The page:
God protect our brothers and sisters in their journey!
They are situations of injustice! Pain is in their hand and feet.
Therefore, migration must also be considered a way of survival, especially the Native population whose freedoms are limited in their way.
Today we celebrate the Epiphany and new year. However, this land can endure as long as the sun for all generations.
Let us welcome Jesus the True Liberator’s appearance by welcoming the stranger and taking care of the environment.
Together we pray:
We thank you for all Life.
From the womb, you knew us, and from the beginning of our life in humanity, you are the Creator planting, pouring, and producing life in abundance.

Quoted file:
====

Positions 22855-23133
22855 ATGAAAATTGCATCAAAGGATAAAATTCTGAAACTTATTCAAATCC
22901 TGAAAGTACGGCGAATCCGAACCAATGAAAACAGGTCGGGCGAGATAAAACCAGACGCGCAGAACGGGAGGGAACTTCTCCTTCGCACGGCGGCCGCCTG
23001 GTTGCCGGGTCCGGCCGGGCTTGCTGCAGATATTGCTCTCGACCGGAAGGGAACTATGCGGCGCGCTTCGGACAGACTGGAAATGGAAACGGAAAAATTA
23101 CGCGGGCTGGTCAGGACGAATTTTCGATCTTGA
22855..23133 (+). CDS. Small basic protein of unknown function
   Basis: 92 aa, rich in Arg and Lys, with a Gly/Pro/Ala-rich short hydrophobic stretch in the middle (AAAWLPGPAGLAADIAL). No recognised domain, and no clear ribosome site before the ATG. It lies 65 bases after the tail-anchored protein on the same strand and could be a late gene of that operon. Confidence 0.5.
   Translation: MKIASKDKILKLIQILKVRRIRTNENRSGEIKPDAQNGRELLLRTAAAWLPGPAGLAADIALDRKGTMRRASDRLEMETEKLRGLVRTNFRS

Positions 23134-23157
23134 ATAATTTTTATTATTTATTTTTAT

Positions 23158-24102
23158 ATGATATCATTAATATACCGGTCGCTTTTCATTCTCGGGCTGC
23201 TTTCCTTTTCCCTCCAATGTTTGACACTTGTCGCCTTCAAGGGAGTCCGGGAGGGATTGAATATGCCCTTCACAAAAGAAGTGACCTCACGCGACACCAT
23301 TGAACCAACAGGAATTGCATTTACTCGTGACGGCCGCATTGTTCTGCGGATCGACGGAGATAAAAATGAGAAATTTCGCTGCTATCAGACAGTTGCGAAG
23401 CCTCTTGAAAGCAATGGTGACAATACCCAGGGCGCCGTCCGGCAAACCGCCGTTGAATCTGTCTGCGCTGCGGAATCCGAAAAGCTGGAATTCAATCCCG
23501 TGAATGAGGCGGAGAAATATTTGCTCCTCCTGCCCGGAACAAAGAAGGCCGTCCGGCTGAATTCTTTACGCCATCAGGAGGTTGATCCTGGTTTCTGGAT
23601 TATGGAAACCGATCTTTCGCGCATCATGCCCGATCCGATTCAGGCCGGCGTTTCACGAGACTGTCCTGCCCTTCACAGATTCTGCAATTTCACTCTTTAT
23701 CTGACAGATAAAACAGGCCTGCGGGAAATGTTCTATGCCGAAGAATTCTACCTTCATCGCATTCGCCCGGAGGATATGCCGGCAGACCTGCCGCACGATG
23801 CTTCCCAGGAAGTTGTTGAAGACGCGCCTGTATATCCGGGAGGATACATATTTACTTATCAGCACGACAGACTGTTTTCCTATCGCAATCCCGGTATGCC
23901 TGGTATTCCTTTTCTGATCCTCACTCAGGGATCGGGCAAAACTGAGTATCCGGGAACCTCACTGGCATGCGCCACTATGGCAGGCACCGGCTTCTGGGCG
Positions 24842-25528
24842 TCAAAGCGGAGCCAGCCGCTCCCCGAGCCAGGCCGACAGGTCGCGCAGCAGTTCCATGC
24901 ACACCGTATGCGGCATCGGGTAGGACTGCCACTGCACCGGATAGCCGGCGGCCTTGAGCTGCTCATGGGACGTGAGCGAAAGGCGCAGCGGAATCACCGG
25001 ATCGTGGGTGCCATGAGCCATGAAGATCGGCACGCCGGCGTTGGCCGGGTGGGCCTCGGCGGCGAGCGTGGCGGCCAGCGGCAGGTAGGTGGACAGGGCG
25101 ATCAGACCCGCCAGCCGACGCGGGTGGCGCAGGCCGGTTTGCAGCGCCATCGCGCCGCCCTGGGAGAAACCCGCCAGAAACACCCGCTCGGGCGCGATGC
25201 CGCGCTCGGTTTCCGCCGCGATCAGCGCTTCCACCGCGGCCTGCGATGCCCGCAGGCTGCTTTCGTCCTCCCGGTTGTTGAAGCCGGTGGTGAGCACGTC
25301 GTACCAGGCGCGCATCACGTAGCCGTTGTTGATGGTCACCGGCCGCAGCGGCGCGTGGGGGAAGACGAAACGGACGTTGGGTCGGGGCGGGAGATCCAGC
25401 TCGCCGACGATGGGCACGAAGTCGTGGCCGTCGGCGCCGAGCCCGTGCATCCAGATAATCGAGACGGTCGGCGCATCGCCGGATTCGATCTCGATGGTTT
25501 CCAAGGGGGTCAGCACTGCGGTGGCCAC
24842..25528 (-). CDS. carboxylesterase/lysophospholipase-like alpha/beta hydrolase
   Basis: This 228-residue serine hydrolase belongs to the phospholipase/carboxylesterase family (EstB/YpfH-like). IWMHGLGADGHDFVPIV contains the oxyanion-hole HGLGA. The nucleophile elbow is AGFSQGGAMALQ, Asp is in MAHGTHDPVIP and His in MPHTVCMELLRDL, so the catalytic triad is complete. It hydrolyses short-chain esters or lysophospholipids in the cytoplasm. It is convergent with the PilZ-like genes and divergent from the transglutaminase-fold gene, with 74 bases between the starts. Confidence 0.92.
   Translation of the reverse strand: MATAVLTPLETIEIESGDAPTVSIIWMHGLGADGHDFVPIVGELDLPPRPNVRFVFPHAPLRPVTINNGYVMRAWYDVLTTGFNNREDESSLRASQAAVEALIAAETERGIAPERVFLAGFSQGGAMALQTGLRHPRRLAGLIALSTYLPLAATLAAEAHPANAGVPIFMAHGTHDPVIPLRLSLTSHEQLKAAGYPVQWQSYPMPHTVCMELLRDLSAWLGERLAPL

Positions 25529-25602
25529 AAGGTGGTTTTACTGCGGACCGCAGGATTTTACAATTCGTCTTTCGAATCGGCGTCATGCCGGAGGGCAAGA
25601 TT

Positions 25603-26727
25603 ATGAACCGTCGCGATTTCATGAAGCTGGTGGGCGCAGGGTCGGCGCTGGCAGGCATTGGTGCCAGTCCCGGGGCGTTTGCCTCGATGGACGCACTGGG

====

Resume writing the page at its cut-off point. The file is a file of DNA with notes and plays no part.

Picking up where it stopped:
Life of abundance,
Life full of dreams,
Life completed with love.
Mother Creator provides us the corn and beans to grow,
Provide us potato, corn and quinoa to feed our family
Provide us with a heart to share and grow in community.
Land without border
Land of abundance
Land full of dreams
Land completed with love
We are grateful for Your care because, from the beginning You knew us.
We share from Your abundance and grace.
We believe in your protection for our next generations and over you protect us always.
Psychologist and Public Theologian. Yenny Delgado is a native descendant, and has a deep appreciation of her cultural roots. Yenny has worked with social movements and local churches for over a decade, advocating for improved gender equality and ending racism in the Church. She is a ruling elder in the Presbyterian Church USA and founder of PUBLICA (www.publicatheology.org). Currently, she is a doctoral student in Science of Religion at the University of Lausanne, Switzerland.